Short 'n Curlies #38 by Si Spurrier

Short 'n Curlies #38 by Si Spurrier

The Keyboard Continues To Be My FuckMonkey:


Convention season, I'm reliably informed, is In Full Swing.  Here then is a ludicrously tangential Brainmake intended to Explain A Few Things about the types of people — specifically Industry Professionals — you might meet at these crawling, swarming, cosplay anthills; and why they're The Way They Are.  It concludes with the single greatest piece of advice I can offer to anyone who's ever harboured the ambition to enter the comics trade as a writer or artist, and is planning to do so through Direct Contact with established professional creators.

The lesson begins in an odd place — bear with me here.  Ready?  Ready? Okay:


Being as I am a wretched, Existentially-Geriatric-despite-my-relative-youth, buttoned-down, überconventional product of the middleaged CosyMake Instinct, one of the highlights of my week is a regular, sit-down-in-an-actual-restaurant Meal with some of my oldest chums.  The old routines — going out 'til 4 every Friday and Saturday night; nightclubs like Bosch-paintings; floors alternately sticky or spiky; bass-amps so loud they're rented-out by day to Exorcists and Rogue States, and the old Roving, Hunt-Chicks-And-Go-Home-With-Them Mandate — those pursuits are consigned to the misogynistic bin of the past (or at least the bin of Wait Until The Longterm Girlfriends Are Overseas For A Day Or Two, hem hem hem).

Instead, nowadays, we gather like vaguely respectable Adult Humans to schnarf mediocre curry, drink imported European lager, and have — whisper it — actual conversations about actual matters of actual importance.

(Also football, cars, knockers, etc etc, but that goes without saying.)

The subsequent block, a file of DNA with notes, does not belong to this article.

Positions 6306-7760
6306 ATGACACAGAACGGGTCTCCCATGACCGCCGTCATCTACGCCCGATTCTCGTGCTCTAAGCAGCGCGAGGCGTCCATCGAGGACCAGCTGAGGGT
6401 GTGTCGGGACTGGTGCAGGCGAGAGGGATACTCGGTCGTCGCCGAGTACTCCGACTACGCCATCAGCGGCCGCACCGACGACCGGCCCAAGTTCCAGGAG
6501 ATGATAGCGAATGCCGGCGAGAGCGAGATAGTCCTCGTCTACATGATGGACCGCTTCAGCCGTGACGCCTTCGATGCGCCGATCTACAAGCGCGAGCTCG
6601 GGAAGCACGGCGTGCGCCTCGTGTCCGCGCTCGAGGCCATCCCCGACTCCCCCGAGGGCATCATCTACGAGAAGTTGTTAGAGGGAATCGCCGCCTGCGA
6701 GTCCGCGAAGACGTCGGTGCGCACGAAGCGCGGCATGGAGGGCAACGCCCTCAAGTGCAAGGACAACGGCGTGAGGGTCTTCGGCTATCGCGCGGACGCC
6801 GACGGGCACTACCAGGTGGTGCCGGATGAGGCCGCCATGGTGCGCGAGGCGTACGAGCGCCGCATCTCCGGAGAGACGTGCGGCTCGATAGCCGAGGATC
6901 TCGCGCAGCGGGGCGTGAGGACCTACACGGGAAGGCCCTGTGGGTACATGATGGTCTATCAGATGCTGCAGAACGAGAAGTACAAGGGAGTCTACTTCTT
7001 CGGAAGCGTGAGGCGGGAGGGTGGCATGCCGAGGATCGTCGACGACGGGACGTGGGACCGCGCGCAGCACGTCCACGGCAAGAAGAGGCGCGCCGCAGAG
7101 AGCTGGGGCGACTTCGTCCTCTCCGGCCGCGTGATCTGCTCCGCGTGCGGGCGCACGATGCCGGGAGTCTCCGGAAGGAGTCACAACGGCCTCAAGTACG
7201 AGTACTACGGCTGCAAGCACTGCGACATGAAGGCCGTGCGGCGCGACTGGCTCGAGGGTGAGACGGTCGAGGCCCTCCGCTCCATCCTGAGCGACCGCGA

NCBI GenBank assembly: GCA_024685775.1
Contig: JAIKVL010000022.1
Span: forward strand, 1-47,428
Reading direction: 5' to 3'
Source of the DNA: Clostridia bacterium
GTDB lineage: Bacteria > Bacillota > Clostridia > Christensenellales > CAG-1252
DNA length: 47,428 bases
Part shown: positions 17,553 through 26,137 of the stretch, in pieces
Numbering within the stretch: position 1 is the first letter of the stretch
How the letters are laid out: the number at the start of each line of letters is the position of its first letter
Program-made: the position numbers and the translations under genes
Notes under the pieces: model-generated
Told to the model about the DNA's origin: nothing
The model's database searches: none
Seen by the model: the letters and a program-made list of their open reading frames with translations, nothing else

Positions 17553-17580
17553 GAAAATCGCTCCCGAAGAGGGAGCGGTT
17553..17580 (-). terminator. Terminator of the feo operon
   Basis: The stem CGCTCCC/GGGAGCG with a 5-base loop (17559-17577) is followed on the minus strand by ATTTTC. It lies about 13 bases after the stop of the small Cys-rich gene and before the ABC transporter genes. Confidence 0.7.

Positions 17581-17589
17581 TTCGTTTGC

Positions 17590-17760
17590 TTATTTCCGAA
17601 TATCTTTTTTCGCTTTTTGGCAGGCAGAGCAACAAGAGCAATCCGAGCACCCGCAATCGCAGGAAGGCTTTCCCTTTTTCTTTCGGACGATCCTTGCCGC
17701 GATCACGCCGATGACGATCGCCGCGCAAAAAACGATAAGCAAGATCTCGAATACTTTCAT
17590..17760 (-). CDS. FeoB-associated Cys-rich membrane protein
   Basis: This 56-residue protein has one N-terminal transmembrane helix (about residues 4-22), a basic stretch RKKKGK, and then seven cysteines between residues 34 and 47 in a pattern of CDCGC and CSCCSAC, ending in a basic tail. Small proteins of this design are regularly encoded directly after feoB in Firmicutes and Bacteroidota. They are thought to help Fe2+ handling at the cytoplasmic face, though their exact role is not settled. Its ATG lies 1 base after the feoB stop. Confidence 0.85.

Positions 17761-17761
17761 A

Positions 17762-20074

Of course, when I say "my oldest chums," what I mean is: Real People. Who work in offices, with computers and accounts and, and, and secretaries and air conditioning, and soap-dispensers, and meetings, and bosses and pensions and Christmas Parties and mould in the back of the communal refrigerator.  And stuff. People who don't have plastic superhero figures blu-tacked onto their monitors. People who show up to our guzzlefests in suits and ties, with those — y'know — those stupid little leather briefcase/folder/portfolio things which look so fucking camp.  People who are far too polite to comment when I slouch-in with a 47 o'clock shadow, a hoodie (which still has Stains on it from That Day Back In '04 When I Met Chino Moreno — touch me touch me touch me), and the first pair of trousers I've cared to wear in five days.  I am Freelancer, Hear Me Slob.

One of the recurring topics of conversation at these things — pretty naturally, I suppose — is Work Woes.  My pinstriped pals quickly reach a simmering harmonious pitch in the vast Psychic Dump that is Griping About Co-Workers, then take it up a notch into this eerie Rage-Rapture state with talk of That Cunt My Boss, or There's This Right Evil Cow On My Team, or — the kicker — You Won't Believe Who Parked In My Space The Other Day.  Round and round and round, like a release-valve for the frustrated ego, which finally gets to me…

Whereupon I'm forced to reveal that I have spent all week agonising — agonising, I say, to the point of insomnia and turd-production-difficulties — over the many ways in which a fictional military prototype supersoldier could kill a man using only a golf ball, For This Comic I'm Writing.  And then — then, you suit-wearing sods — having arrived at a preferred solution sometime on Thursday, coming up with the appropriate sound effect to describe it.  "You think you're stressed, you fucks!?"

This is why my pals don't ask much about my working week any more.

But it matters, this stuff.  It's like that cliché about "no matter how much you earn, you always live to your means."  Same's true of a pestilent toxic psychic payload which needs venting.  "No matter what you do for a job, you'll get so Wound Up About It that you'll want to set fire to Dew-Eyed Baby Otters simply to get your own back on the world."  FACT.

There are Mailmen out there gathering in bars and restaurants to whinge about papercuts and predatory pooches. There are Sewer Workers clustering together to share mournful cigarettes and bemoan the lack of Man-Eating Albino Alligator Prevention Measures.  And there are hardened eyeball-injecting knuckle-faced hairy-palmed quadruple-Y-chromosomed criminal scallywag scumfucks accumulating in cheap Cafes to Hold One Another and sob about Those Big Bullies The Police.